By Luis Torres, Staff Writer
DAYTONA BEACH, Fla. – Days removed from the indescribable Busch Clash last Sunday, there were three drivers who were in the center of attention during Daytona 500 Media Day Wednesday and it happened to be three of the most polarizing drivers in the NASCAR Cup Series.
What started the overall madness for the 88-lap crash fest occurred on Lap 66 when a little block by Joey Logano to defend his race lead went haywire as Kyle Busch made a slight tap on Logano in Turn 3.
Consequently, the two ran out of real estate and tangled as they deserpately tried to hold onto their loose cars. It was too late as Busch got completely sideways entering Turn 4, turning Logano around for good while Brad Keselowski had nowhere to go as Busch’s car went sharp right into his No. 2 MoneyLion Ford Mustang. Both Busch and Keselowski’s days were done in that incident while Logano continued on until he was involved in another Turn 3 crash on Lap 78.
The most vocal of the three was Keselowski, who slammed his Team Penske teammate Logano, citing that dumb blocking was the cause of the accident and his day being diminished.
— Dustin Long (@dustinlong) February 9, 2020
The madness settled down once both Penske drivers went to DisneyWorld Monday. However, neither saw each other down there but Logano did say that they’ve indeed spoken about their opposing views from the Clash and they’ll see how things go from there.
“That’s all you can do is just try to explain your side of the story of what happened,” Logano said. “There are different perspectives on the whole thing and I had no clue. I was like, ‘Hey, what are you mad about? Let’s talk about it.’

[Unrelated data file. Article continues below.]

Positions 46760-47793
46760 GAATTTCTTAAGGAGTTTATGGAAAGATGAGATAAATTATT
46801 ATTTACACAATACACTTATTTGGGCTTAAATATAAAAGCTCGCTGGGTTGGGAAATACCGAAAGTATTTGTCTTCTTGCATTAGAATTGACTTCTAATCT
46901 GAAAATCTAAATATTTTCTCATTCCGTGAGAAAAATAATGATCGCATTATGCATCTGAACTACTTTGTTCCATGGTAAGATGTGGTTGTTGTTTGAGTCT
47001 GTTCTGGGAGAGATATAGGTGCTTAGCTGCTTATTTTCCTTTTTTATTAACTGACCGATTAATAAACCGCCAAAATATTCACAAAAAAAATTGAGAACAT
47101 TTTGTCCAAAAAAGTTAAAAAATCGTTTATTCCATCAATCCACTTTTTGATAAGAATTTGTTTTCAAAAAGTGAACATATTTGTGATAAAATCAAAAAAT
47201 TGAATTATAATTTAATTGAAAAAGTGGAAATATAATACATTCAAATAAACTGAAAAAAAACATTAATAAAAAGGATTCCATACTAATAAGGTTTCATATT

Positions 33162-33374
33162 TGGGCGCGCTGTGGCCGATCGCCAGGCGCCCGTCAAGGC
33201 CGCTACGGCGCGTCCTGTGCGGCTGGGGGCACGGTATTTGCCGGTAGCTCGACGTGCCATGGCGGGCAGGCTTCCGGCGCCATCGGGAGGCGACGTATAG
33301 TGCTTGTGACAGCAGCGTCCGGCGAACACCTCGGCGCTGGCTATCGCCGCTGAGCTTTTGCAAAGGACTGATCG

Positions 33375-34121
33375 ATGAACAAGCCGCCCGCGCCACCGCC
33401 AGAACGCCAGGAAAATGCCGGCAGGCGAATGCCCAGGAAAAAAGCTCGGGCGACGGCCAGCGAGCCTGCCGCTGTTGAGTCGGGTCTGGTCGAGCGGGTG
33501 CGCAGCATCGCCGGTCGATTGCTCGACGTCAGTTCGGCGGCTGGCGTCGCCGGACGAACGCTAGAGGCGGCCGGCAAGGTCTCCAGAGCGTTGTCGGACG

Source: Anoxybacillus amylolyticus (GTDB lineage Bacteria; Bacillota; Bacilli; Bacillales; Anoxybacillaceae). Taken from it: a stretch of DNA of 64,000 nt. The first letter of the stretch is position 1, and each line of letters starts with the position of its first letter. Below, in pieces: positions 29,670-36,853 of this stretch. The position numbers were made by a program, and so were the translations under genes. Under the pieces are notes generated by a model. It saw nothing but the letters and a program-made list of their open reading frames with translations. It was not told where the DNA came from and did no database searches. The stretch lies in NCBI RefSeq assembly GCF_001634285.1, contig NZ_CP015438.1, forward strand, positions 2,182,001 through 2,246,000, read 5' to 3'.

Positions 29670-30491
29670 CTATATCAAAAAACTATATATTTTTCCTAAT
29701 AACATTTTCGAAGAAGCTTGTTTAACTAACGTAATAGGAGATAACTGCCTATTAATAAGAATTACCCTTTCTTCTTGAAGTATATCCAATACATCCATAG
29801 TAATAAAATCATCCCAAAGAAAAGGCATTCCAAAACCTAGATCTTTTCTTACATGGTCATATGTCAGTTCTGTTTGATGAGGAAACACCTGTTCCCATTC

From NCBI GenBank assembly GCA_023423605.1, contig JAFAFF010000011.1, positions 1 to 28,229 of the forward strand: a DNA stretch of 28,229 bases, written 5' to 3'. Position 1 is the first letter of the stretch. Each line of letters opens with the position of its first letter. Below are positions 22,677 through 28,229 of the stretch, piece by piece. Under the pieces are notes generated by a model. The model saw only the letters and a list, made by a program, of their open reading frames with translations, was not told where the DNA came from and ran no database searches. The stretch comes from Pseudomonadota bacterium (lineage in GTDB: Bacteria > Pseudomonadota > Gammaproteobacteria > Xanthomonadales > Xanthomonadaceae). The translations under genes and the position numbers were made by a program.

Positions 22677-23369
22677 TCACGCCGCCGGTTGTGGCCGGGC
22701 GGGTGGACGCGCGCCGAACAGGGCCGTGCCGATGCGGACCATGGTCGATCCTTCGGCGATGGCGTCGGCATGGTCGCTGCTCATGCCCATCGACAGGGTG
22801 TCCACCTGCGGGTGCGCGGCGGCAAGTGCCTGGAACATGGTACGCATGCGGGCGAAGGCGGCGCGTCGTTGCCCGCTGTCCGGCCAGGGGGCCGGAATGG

“There were things that I had no idea about and I just explained my side of the story. That’s all you can really do.”
Logano added that once Keselowski understands why the move was done when it did, it’ll strengthen their team chemistry and friendship just like most incidents they’ve had over the years such as their 2015 incident at Bristol.
“I think once he understands the whole side of the story, and you know how it is, you get out of the race car, you’re frustrated, you’re mad, your emotions are running high, you haven’t re-watched anything yet and they stick a microphone in your face and ask you what happened,” Logano said. “You don’t really know until you go back and study it and figure it all out. That stuff happens, but, like I said, we’ve been friends for a long time. We’ve been able to figure stuff out before he said afterwards. I’m not really that worried about it. It’s gonna be OK. We’re gonna figure it out. Everything always blows by. Everything gets better all the time.”
Hours later, Keselowski, who turned 35 today, spoke about it but that’ll be kept between the two.
“I think I’ve been pretty consistent and verbal about blocking on the race track. I don’t really have anything where I feel differently about with respect to that,” Keselowski said. “As far as the comments to Joey, I’ll keep those between me and I. I’ve said what I wanted to say and anything further than that, I’ll just keep it between me and I.”
Heading into Sunday’s 62nd Daytona 500, Logano has a win in “The Great American Race” back in 2015, but Keselowski is among the many champions that have yet to capture the greatest win the sport has to offer. Last Sunday’s accident is far from the worst thing Keselowski has ever endured at Daytona.
“By far no,” Keselowski said. “The 500 is what matters.”